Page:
For some patients, chemotherapy regimens are highly effective; however, for others, they have minimal impact on cancer progression. In addition, some individuals cope relatively well with their treatment, whereas in other cases, adverse reactions are more extreme and can even be fatal. Even if the patients then go into remission, some relapse and some do not. This vast range of responses to available lymphoma treatments is largely thought to be due to intertumour and intratumour heterogeneity.12 For example, in germinal centre (GC) lymphomas (a subtype of non-Hodgkin lymphoma), 200 recurring genetic mutations that are uncommon to non-cancerous cells have been discovered; however, very few of the same mutations are observed in more than 10% of patients with GC lymphomas.13 This great variation in the genetic profiles of lymphomas may have knock-on effects on patient response rates to certain treatments. The premise of personalised or precision medicine is that if a shift can be made towards treating patients based on the specific profile of their cancer, rather than using generic therapies, treatments will become more targeted and therefore potentially more effective.13 This concept is already being applied, both in a research setting and in the clinic.

CAR (chimeric antigen receptor) T-cell therapy

One example of a personalised therapy is CAR T cell therapy. As of 2019, two types of CAR-T cell therapy have been recommended by the National Institute for Health and Care Excellence: axicabtagene ciloleucel for the treatment of diffuse large B-cell lymphoma (DLBCL) and primary mediastinal diffuse large B-cell lymphoma  (PMBCL) , and tisagenlecleucel for the treatment of refractory DLBCL . These cancers are all subtypes of non-Hodgkin lymphoma and the licensed CAR T-cell therapies are to be used only in specific circumstances in which previous therapies have failed.14 This ground-breaking treatment involves reprogramming the body’s own lymphocytes, specifically T-cells, to fight the cancerous cells, as summarised in Figure 1.15 Although this therapy does still pose the risk of serious side effects, it has been shown to be effective in individuals whose lymphomas were previously deemed untreatable.15 Since this therapy uses the patient’s own cells, it is a key example of a personalised medicine that has great potential to revolutionise lymphoma treatment in those who are unresponsive to pre-existing therapies.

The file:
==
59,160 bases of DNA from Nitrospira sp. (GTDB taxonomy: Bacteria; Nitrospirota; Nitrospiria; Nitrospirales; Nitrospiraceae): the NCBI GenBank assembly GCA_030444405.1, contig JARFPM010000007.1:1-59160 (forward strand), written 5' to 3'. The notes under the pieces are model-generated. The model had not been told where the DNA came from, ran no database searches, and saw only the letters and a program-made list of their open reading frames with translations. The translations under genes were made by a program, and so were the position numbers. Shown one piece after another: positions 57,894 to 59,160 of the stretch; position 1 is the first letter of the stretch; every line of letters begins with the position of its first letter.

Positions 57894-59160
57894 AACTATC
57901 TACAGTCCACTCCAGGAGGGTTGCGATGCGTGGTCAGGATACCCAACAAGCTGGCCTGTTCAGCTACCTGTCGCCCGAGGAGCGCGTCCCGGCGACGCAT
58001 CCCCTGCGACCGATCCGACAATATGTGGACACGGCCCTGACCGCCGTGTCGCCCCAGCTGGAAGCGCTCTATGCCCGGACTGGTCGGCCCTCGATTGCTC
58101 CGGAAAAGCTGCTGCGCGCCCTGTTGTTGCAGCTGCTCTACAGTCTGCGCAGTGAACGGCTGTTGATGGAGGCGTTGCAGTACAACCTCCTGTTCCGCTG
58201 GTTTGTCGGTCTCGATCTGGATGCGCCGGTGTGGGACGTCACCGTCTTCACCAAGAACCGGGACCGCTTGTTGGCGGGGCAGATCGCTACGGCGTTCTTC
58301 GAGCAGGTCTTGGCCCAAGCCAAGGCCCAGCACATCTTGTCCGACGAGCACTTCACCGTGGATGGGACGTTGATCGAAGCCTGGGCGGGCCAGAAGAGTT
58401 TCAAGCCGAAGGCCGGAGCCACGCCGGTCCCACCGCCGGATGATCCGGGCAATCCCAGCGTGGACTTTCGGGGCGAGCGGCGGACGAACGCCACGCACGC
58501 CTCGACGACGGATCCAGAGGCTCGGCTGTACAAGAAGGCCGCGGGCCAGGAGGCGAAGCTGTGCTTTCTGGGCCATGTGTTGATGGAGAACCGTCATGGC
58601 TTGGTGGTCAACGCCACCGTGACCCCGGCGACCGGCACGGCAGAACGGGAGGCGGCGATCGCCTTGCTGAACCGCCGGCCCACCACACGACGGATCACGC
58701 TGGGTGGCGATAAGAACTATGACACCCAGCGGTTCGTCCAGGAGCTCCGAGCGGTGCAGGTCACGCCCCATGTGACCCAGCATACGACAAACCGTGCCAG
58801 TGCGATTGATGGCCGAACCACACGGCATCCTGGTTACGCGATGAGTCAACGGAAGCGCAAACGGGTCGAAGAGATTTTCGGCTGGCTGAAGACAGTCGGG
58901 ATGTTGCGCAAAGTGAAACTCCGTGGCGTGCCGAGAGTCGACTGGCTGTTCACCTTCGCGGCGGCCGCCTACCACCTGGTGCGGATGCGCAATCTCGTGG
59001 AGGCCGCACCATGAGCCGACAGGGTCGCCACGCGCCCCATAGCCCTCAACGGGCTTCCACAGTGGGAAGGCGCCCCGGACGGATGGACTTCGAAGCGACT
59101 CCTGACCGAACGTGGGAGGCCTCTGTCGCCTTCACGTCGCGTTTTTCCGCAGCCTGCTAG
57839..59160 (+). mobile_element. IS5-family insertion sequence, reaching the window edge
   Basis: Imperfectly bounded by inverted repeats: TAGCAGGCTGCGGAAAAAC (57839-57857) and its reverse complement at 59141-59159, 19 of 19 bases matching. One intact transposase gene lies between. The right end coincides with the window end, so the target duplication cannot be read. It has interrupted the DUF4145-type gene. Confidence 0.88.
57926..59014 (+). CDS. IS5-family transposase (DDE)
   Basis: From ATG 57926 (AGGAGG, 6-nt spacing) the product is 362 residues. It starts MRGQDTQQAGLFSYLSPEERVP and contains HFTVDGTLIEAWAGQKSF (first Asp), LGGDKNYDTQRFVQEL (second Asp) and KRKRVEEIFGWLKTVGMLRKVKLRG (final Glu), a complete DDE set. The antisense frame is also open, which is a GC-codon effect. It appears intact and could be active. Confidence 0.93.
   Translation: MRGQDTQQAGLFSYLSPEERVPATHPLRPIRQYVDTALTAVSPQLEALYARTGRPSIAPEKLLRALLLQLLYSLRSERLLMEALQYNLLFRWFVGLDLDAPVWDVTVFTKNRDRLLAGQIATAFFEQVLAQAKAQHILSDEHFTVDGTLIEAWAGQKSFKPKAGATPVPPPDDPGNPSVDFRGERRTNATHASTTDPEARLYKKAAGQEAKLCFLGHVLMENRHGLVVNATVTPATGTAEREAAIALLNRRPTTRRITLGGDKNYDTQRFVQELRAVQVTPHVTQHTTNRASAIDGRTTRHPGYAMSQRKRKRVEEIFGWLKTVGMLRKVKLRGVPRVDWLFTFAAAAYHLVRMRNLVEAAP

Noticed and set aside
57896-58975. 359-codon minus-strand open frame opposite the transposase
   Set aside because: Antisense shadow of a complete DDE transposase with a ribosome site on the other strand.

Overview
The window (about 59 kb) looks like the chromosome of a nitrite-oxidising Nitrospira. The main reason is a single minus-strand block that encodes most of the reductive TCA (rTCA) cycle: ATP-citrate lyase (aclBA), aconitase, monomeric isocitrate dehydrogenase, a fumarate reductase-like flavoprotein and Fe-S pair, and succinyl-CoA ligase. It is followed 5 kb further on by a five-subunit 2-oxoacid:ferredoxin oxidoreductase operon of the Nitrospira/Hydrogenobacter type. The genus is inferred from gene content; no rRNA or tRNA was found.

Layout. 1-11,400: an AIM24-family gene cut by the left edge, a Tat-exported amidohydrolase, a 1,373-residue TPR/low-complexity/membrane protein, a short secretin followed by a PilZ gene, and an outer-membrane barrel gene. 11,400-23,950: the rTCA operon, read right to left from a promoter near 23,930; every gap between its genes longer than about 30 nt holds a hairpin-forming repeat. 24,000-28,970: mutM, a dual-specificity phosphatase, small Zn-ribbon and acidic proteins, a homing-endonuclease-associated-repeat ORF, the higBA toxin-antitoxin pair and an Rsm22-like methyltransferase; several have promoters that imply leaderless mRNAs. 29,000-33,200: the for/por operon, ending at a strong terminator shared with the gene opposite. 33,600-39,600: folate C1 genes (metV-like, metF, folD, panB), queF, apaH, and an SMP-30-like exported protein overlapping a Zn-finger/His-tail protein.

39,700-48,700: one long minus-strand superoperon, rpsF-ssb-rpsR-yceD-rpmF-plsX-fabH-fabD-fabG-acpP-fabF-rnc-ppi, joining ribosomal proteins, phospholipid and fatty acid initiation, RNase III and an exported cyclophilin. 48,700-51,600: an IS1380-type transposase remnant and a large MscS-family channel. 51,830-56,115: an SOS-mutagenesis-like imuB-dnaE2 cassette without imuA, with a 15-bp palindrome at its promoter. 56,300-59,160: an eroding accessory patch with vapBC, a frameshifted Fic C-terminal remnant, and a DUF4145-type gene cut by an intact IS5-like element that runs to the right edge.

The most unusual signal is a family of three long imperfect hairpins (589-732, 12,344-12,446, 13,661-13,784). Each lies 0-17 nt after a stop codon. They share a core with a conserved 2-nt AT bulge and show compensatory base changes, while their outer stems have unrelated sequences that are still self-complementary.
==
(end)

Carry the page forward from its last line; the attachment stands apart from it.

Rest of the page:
Figure 1

Figure 1 - CAR T_cells

Treating based on molecular diagnostics

Additionally, approaching lymphoma on a case-by-case basis may soon affect the course of initial treatment. Profiling gene expression in lymphoma is not a common occurrence; however, as understanding of the contributions that genetic and epigenetic modifications make to various lymphoma subtypes grows, gene expression is increasingly likely to inform therapeutic decisions.13 For example, there are two main types of DLBCL – activated B-cell (ABC) and germinal centre B-cell (GCB) – both of which are commonly treated in the same fashion. However, the targeted drug ibrutinib has been shown to be significantly more effective against ABC DLBCL than GCB DLBCL, most likely because it inhibits a protein kinase that is only expressed in the ABC subtype.16

In conclusion, although personalised lymphoma treatment is not yet a reality for many, significant progress is being made in developing therapies that are tailored to individual patients, and as result, such a possibility may not be as far away as first thought.

For more information on World Lymphoma Awareness Day 2019, please visit